Understanding how to approach exam questions helps to boost exam performance. Question types will include multiple choice, structured, mathematical and practical questions.

Remember that you will need to take a ruler and calculator into the exam.

Questions that test mathematical skills will often start with command words like 'Calculate...' 'Determine...', 'Estimate...' and 'Measure...'. They will then include blank space for you to show your working.

When an answer to a maths question is marked:

- full marks are given for the right answer (but it is very important to show your working, so you can check your answer and so that, if you make a small slip, you can still get marks for your working)
- marks are given for working, including substitution and rearrangement
- if you make a small mistake, the examiner will give you credit for your 'error carried forward'

An 'error carried forward' means that, in questions with more than one part, your answer to a later question part will be marked according to your answer for the earlier part, even if you got this wrong. So, you could still get full marks in the later answer if your working is correct but you use the incorrect earlier answer.

If your answer has many decimal places or figures, make sure you give it to an appropriate number of decimal places or significant figures. If in doubt, match the number of decimal places or significant figures to the data given in the question.

You may be asked to give units. This may earn you an additional mark, so don’t forget to check whether you need to do this.

Maths questions might ask you to plot or complete a graph or table. When you draw a graph, make sure you:

- plot each point accurately
- draw a best fit straight line or curve

You may be given a grid with axes labelled and scales already given. Sometimes you may be given an empty grid for you to supply your own axes. When you do this:

- put the independent variable (the one that is being changed in the experiment) on the x-axis and the dependent variable (the one that changes as a result) on the y-axis
- make sensible scales so that the plotted points cover at least half of the area of the graph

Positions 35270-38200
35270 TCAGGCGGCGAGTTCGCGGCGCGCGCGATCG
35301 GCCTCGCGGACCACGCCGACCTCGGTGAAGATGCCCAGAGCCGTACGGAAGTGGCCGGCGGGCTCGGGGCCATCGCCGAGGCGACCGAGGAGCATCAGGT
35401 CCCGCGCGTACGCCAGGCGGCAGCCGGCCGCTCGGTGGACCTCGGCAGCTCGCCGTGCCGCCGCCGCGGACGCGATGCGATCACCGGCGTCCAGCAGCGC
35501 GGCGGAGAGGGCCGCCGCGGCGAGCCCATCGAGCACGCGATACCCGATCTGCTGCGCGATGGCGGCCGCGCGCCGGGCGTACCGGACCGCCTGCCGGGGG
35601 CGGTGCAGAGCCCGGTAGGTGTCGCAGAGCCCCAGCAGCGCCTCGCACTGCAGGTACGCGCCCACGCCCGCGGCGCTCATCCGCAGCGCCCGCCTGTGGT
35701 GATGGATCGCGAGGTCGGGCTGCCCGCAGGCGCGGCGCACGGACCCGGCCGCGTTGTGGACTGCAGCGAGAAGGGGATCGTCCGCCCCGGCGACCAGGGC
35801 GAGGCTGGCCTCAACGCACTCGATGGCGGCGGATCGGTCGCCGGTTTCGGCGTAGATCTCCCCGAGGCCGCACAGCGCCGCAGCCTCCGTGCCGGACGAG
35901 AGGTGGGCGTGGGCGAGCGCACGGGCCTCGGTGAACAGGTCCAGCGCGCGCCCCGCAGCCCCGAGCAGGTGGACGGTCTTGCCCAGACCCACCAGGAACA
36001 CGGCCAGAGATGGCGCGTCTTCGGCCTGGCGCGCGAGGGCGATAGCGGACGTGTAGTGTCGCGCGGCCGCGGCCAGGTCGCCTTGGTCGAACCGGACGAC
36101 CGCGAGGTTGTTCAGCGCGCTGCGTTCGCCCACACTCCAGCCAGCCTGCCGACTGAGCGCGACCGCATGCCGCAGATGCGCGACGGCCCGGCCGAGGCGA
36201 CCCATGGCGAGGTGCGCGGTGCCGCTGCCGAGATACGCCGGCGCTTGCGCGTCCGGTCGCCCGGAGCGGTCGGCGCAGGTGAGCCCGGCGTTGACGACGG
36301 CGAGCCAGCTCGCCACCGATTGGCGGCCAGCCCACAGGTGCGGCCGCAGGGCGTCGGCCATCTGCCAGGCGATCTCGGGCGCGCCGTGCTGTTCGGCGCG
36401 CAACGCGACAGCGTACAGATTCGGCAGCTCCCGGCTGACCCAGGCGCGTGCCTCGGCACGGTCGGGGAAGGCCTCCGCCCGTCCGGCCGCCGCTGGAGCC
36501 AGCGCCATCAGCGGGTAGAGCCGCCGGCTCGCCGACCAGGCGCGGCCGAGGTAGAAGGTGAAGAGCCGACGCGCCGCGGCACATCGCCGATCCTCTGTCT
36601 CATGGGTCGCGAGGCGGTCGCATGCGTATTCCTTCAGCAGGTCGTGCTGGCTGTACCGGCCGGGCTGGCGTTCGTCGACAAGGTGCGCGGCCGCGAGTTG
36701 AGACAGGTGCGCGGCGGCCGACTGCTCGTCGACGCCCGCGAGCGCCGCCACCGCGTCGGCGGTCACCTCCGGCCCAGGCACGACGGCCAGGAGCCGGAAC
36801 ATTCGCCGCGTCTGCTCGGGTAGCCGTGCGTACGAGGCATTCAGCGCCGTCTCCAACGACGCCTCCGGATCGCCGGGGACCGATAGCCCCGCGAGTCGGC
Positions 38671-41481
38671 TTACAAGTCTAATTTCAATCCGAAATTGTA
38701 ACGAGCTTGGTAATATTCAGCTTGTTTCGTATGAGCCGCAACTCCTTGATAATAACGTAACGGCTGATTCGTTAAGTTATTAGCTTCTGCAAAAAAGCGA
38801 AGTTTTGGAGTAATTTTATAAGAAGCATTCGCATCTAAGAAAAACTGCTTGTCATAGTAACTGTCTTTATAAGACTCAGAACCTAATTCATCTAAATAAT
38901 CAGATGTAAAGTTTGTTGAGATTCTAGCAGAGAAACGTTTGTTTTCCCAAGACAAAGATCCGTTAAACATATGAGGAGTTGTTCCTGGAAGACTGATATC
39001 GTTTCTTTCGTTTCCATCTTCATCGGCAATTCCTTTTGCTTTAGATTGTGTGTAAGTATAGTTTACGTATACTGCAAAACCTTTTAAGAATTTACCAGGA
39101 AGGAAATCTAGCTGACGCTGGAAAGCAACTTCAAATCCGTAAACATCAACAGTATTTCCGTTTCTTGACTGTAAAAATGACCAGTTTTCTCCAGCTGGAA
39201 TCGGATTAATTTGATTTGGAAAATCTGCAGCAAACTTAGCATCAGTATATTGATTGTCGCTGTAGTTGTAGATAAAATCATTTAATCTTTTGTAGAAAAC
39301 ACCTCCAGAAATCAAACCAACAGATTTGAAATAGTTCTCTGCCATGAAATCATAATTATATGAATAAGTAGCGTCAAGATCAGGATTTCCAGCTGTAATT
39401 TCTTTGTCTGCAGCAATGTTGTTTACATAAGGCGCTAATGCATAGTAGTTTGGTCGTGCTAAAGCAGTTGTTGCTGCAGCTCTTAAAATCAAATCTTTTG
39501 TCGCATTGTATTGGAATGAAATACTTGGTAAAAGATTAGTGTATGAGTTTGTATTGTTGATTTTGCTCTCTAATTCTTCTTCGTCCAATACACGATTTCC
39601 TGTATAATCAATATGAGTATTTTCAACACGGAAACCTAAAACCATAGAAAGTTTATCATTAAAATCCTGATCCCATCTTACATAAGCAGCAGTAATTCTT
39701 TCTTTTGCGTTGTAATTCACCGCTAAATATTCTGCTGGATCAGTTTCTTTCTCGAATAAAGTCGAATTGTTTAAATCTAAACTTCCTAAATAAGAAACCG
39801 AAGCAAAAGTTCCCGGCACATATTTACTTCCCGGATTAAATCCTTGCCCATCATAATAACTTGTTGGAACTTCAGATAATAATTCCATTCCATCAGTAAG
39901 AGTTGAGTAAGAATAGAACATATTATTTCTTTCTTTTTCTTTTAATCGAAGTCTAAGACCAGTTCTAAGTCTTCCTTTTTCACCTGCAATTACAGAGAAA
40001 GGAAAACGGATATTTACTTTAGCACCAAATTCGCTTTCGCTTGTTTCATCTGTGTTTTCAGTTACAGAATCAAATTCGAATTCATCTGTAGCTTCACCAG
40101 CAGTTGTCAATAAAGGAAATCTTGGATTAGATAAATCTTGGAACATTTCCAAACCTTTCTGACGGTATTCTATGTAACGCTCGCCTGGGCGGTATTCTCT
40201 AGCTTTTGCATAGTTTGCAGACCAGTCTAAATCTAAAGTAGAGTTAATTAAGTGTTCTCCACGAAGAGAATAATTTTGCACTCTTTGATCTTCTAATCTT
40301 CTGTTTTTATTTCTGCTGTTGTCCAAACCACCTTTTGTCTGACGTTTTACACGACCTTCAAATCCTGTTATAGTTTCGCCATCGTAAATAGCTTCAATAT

- label the axes with their quantity and unit, eg time (s)

*Questions courtesy of Eduqas.*

- Question
The table below shows information about some of the fractions obtained from crude oil.

Fraction Boiling point range Number of carbon atoms in the hydrocarbons Petrol 40-100°C C _{4}-C_{12}Naphtha 100-150°C C _{7}-C_{14}Paraffin (kerosene) 150-250°C C _{11}-C_{15}Diesel oil (gas oil) 250-350°C C _{15}-C_{19}Pentane is a hydrocarbon found in crude oil and has the formula C

_{5}H_{12}. Suggest a value for the boiling point of pentane.**[1 mark]**A value in the region 40 to 100 °C. [1]

- Question
Dodecane is an alkane with 12 carbon atoms. Calculate the number of hydrogen atoms present in a molecule of dodecane.

**[1 mark]**26 [1]

- Question
Calculate the percentage by mass of carbon in butane, an alkane containing four carbon atoms.

*A*_{r}(H) = 1,*A*_{r}(C) = 12**[2 marks]**- C
_{4}H_{10}has formula mass of 58 [1] - % carbon = 48 ÷ 58 × 100 = 82.8 % [1]

- C

- Question
Crude oil can be separated into simpler mixtures, called fractions, which contain hydrocarbon compounds with boiling points within a similar range.

The graph below shows the boiling points of hydrocarbons containing 1 to 12 carbon atoms.

**a)**Give the number of carbon atoms in the hydrocarbon which has the lowest boiling point.**[1 mark]****b)**State how the boiling point changes as the number of carbon atoms increases.**[1 mark]****a)**1 carbon atom [1]**b)**it increases [1]